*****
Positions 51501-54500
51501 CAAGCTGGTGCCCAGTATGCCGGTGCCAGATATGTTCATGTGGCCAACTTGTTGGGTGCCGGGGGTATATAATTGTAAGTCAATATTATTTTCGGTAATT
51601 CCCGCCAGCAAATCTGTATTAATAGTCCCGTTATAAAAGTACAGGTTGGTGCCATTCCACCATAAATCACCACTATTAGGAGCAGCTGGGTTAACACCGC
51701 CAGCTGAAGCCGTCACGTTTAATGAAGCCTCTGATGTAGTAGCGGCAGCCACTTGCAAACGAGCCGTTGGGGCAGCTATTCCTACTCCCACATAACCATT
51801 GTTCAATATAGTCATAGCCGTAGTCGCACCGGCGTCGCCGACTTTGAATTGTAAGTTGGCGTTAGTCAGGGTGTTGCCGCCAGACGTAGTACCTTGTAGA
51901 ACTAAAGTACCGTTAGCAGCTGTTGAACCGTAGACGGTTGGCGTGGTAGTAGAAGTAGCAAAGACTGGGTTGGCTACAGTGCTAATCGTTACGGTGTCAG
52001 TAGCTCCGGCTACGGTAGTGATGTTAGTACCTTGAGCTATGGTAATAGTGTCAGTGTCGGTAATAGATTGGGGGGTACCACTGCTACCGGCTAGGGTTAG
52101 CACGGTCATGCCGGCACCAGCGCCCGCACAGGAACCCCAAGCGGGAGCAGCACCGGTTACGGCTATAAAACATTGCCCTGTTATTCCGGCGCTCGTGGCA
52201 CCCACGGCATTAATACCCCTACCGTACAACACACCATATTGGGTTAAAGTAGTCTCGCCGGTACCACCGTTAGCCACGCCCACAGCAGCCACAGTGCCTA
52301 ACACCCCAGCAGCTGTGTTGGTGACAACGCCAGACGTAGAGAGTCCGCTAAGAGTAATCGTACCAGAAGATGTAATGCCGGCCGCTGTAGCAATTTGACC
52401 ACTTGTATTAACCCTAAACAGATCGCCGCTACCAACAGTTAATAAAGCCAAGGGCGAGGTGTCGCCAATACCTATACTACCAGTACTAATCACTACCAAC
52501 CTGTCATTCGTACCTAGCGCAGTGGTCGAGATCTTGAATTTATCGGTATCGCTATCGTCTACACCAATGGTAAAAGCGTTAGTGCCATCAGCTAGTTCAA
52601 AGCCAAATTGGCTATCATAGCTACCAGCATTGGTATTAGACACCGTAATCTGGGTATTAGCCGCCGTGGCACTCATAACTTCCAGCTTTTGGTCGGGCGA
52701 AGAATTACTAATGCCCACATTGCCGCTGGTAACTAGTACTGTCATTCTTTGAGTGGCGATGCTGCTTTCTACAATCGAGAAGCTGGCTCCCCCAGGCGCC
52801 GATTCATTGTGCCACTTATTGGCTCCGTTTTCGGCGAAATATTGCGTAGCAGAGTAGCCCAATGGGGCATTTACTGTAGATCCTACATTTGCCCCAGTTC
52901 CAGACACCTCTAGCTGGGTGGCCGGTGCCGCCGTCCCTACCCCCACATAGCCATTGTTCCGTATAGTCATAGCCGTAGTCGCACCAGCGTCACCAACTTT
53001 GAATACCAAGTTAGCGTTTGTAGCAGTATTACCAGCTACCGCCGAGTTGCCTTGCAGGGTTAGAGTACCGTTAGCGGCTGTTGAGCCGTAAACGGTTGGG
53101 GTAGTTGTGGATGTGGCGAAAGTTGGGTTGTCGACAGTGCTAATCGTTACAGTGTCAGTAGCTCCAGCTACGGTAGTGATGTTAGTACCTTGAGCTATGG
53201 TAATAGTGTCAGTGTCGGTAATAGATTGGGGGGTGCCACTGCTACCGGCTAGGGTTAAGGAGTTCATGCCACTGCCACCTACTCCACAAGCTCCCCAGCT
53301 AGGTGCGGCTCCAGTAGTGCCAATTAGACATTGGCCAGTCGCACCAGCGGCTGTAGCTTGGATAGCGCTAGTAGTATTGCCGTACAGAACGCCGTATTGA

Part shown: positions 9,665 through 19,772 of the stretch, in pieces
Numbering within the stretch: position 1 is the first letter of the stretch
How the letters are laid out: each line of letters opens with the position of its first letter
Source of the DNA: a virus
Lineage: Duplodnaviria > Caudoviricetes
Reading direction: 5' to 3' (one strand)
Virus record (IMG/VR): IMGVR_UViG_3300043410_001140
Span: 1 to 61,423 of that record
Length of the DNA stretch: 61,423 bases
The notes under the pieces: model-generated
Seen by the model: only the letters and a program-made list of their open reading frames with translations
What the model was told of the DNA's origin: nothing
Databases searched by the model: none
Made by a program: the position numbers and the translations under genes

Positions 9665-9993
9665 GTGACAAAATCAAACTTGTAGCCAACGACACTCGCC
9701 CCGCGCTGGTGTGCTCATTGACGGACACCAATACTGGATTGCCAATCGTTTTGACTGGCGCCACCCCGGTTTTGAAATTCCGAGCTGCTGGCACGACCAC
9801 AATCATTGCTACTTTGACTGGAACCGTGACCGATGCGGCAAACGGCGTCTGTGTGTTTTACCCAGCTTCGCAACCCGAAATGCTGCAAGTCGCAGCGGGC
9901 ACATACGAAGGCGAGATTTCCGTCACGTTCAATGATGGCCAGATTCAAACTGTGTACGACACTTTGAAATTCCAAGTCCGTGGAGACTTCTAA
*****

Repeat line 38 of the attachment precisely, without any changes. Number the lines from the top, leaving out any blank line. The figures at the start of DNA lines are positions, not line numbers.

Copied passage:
9801 AATCATTGCTACTTTGACTGGAACCGTGACCGATGCGGCAAACGGCGTCTGTGTGTTTTACCCAGCTTCGCAACCCGAAATGCTGCAAGTCGCAGCGGGC